NASA’s InSight probe has managed to survive it’s risky decent into the Martian atmosphere, even allowing it to take two photographs of the the planet’s surface two minutes later. What are the next steps for the probe?
After travelling about 480 million kilometres and a precarious eight minute decent, NASA’s InSight probe has eventually touched down successfully on the 26 November on the surface of Mars. There must have been a real sigh of relief from the team from NASA, at Jet Propulsion Laboratory (JPL). The probe even offered the very first photo (which is rather dusty) of the martian surface, taken only a few minutes after landing.
Every thing was carried out without a hitch from the opening of the the parachute to the deployment of the heat shield and the landing gear. Now InSight has touched down it will start to reuse it’s solar panels. Jim Smith NASA’s head of science explained that, “The first few minutes on Mars were supplied by battery as the solar panels fixed onto the vehicle carrier were abandoned before InSight’s decent.”
What’s next for the Martian lander?
Once the panels have been activated and give the lander a new energy source, InSight will take more photos. However the lander can set up other functions such as a seismometor (SEIS) which can measure Mars’ earthquakes. As soon as these instruments are in place InSight will then install it’s thermionic HP3 probe which will record the Red Planet’s temperature.
Jim Green explained how the probe will measure record the temperature in an interview with Live Science. “It’s like a cake. You bake a cake, and when you take it from the oven, it’s still hot inside while it’s cooling off. All the planets are still cooling off from when they were made 4.5 billion years ago. And so, the interior of Mars is hot, and that heat is still filtering through the mantle and the crust — and HP3 is designed to make that measurement”.
However this programme could take some time to install especially on a extraterrestrial world; Several weeks are needed for the probe to be completely functional. “It is a very slow and methodical process,” explains a researcher. “We expect to have to wait until the start of 2019 for the mission to start properly.”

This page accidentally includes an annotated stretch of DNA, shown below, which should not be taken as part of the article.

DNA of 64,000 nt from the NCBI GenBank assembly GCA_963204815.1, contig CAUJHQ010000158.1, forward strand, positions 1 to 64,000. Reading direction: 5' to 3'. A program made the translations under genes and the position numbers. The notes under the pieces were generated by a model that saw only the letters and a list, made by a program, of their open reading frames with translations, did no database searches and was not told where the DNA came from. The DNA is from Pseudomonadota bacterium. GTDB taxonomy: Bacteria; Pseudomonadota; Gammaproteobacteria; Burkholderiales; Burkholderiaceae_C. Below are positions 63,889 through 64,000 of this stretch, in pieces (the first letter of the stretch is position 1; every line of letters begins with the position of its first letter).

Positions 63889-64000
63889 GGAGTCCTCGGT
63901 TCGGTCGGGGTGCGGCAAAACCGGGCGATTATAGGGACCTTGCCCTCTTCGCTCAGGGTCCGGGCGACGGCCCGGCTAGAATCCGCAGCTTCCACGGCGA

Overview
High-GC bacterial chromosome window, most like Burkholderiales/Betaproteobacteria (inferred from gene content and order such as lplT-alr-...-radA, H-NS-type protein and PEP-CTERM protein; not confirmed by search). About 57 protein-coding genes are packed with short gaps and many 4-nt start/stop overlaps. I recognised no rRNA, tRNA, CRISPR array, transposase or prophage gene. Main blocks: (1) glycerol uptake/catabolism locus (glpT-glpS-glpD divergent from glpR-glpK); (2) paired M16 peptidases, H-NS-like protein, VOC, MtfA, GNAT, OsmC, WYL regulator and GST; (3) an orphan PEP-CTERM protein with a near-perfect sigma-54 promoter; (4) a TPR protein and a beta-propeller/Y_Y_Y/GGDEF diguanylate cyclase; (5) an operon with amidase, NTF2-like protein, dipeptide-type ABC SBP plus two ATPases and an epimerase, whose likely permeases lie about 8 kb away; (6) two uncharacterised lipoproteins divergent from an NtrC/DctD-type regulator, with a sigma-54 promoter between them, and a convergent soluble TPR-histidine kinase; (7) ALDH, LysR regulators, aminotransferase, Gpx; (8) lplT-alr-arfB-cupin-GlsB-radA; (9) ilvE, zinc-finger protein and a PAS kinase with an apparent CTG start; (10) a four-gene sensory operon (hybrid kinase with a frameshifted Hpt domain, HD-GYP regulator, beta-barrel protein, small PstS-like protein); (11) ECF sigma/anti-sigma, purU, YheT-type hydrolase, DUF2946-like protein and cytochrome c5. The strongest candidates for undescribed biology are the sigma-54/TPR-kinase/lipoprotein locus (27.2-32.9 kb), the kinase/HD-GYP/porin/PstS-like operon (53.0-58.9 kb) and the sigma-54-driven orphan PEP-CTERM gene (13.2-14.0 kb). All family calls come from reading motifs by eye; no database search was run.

Why are they studying earthquakes on Mars?
Primarily it is because, earthquakes are triggered and are formed differently on the Red Planet than they are on Earth. These difference could help to under the history of rocky planets better in general and even our own planet – despite the radical differences in which earthquakes form.
No tectonic plates on Mars
The majority of earthquakes on our planet are caused by the movement of tectonic plates. An enormous moving geological jigsaw located beneath our feet causing some plates to rub against, collide or slide underneath one another. Vibrations are then registered which are caused by earthquakes. However Mars doesn’t have tectonic plates. As a result these vibrations are much smaller and less easily felt. The goal of the InSight’s mission will be to register these vibrations so that they can determine where they come from.
In addition, seismic waves running through the plant collect a lot of information that will help researchers understand more about the interior of Mars. On Earth traces of it’s formation have been lost forever because of the movements of tectonic plates. Mars which does not have tectonic plates, could still have traces of it’s formation. This is why NASA are interested in the this aspect of the mission. By understanding the interior layers of Mars, we can also gain a better understanding of how Earth was formed.